I'm not sure I understand any question there, as phrased. Face joint? With a sled? Had to?
Can I put a purely cupped board in and get to two flat, parallel faces? <snip>
If you are pure of heart, and have faith, and send proper sacrifices for the Woodworking Gods, you can do anything you put your mind to. So, I would say yes, but I don't see doing it without using a sled. I also think you'd wind up with a pretty thin board, and, quite possibly, quite a bit shorter.
You'd probably be way further ahead listening to Andy, rather than me. I tend to think about things like that, and, if they seem reasonable, and just try it, usually I don't bother asking questions.
JOAT Intellectual brilliance is no guarantee against being dead wrong. - David Fasold
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J T wrote:

There wasn't a question, just stating what my assumption had been up until Andy's post; that with ONLY a planer(US) at my disposal, I thought the process would be "always" face joint one side of the stock board using a sled arrangement; then thickness plane "as normal." I inferred from Andy that SOME boards, depending on the character of their unplanarness, could be stuck right-off into said thicknesser w/o the sled operation.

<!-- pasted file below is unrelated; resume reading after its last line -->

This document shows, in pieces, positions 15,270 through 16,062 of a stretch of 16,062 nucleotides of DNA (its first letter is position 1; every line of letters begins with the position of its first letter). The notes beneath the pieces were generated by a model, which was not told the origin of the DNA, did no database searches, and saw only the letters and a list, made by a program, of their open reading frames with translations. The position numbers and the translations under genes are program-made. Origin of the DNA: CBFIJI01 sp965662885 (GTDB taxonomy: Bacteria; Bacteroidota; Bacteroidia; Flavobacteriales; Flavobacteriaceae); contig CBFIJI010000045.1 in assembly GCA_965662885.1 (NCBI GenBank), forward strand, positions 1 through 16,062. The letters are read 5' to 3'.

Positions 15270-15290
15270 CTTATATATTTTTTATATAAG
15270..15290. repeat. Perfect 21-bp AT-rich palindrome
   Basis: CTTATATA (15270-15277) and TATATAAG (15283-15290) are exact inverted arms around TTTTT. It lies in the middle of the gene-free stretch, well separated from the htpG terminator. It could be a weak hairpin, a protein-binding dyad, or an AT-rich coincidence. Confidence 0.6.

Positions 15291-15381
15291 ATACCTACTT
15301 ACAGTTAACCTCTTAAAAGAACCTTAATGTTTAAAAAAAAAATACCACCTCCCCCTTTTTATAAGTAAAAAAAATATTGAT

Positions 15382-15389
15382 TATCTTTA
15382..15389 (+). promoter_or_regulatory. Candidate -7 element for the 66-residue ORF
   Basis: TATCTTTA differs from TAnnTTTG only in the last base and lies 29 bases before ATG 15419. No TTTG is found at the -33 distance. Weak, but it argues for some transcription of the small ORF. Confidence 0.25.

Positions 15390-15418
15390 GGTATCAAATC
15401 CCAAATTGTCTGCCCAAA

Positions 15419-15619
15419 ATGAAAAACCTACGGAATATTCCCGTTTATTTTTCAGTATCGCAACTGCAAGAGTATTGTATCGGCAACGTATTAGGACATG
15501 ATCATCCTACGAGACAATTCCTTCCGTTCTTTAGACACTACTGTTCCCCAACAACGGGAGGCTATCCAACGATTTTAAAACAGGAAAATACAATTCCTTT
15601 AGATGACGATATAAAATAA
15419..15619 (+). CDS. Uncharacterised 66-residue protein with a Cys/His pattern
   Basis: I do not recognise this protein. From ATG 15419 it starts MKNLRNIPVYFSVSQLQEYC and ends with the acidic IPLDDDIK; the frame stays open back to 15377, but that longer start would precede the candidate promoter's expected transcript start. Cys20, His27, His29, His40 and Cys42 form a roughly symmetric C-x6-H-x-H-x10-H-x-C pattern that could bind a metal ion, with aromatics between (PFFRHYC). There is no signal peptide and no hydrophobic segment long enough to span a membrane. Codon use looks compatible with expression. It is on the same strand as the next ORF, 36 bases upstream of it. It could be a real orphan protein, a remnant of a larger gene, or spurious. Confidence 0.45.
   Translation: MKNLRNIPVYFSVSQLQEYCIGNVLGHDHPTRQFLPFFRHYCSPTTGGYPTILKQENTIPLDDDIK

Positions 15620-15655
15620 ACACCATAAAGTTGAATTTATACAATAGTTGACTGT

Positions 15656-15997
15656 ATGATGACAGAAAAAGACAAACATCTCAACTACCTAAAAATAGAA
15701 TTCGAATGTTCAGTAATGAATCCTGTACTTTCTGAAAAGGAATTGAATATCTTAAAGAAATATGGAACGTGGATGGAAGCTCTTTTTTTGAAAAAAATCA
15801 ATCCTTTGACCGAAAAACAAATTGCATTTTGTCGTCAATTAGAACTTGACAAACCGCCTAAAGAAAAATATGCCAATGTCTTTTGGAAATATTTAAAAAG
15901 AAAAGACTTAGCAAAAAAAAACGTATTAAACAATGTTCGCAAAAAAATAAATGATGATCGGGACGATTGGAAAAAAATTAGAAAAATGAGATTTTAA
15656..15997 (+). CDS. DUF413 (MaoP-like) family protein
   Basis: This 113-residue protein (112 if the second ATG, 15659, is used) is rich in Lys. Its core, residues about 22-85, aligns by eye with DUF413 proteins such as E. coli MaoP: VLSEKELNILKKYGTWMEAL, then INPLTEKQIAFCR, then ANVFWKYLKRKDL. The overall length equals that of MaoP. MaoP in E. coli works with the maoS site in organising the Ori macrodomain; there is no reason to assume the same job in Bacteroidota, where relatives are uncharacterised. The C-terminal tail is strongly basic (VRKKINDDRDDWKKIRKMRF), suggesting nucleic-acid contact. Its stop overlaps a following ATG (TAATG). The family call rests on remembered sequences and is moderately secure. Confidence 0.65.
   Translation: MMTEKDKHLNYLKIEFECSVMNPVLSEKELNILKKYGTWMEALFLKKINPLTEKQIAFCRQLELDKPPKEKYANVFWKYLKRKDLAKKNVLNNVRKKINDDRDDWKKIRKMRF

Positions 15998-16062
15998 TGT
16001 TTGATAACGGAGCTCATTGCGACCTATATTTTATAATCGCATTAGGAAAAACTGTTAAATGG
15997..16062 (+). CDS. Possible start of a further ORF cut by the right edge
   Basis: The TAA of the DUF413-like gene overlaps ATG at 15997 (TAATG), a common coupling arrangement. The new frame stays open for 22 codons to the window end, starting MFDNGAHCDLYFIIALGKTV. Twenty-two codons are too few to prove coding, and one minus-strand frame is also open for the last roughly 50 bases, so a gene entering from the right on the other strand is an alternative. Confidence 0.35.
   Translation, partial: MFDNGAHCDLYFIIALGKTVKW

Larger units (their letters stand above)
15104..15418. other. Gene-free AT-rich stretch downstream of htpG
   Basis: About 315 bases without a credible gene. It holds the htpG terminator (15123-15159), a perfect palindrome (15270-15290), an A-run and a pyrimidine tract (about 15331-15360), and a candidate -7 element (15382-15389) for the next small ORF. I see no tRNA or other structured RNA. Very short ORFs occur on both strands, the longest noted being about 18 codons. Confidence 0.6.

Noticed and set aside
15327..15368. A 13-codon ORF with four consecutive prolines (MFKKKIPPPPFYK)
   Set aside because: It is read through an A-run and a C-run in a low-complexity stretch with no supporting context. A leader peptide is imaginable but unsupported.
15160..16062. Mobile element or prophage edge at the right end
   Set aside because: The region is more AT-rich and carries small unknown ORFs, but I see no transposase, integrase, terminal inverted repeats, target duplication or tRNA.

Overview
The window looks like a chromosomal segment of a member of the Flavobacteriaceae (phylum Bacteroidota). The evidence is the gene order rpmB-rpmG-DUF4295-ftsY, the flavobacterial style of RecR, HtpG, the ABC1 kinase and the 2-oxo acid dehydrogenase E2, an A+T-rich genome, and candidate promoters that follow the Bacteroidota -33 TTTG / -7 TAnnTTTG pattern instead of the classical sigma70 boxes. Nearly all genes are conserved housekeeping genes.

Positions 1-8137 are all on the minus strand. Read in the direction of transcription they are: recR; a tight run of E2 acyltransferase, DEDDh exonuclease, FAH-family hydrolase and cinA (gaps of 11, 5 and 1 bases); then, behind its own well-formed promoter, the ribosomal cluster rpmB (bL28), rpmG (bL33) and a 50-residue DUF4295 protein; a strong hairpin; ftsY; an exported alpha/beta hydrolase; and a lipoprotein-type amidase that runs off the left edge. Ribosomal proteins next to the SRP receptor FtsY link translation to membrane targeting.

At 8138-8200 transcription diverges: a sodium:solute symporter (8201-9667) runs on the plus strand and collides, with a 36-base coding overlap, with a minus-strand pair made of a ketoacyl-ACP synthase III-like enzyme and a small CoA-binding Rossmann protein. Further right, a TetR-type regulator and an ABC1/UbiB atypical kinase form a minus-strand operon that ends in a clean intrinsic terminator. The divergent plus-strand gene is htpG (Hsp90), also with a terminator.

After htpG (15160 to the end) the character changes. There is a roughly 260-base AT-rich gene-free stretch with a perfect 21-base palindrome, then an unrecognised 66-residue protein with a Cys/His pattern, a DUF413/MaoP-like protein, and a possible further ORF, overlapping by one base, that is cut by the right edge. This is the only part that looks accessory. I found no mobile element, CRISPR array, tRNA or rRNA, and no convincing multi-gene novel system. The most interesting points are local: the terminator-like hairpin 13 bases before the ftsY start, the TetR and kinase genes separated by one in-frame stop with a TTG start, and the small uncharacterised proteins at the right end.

Sorry, that above question of mine should have ended with, "WITHOUT using a sled to face-joint first."
Thanks, Chris
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It was somewhere outside Barstow when "TheNewGuy"

I don't use a sled, because I manage without one, but if there are to be "two camps" over this technique, then they would be the "use a planer first" and "just do it in the thicknesser", rather than the "sled" and "shove it in" schools.
The planer crowd argue that you can't make things flat with a thicknesser. Thicknessers work from the "back surface", so their flatness-making is somewhat indirect. In some cases (twist) it never works.
The "just thickness it" approach is much the same whether you use a sled or not. Now I don't, which means I put badly supported timber into the thicknesser. This is a bad practice - it's prone to squashing flat if I put excess pressure on, it reduces the gripping width under the feed rollers and it's generally unpredictable. So be careful if you do it and be gentle with your cuts.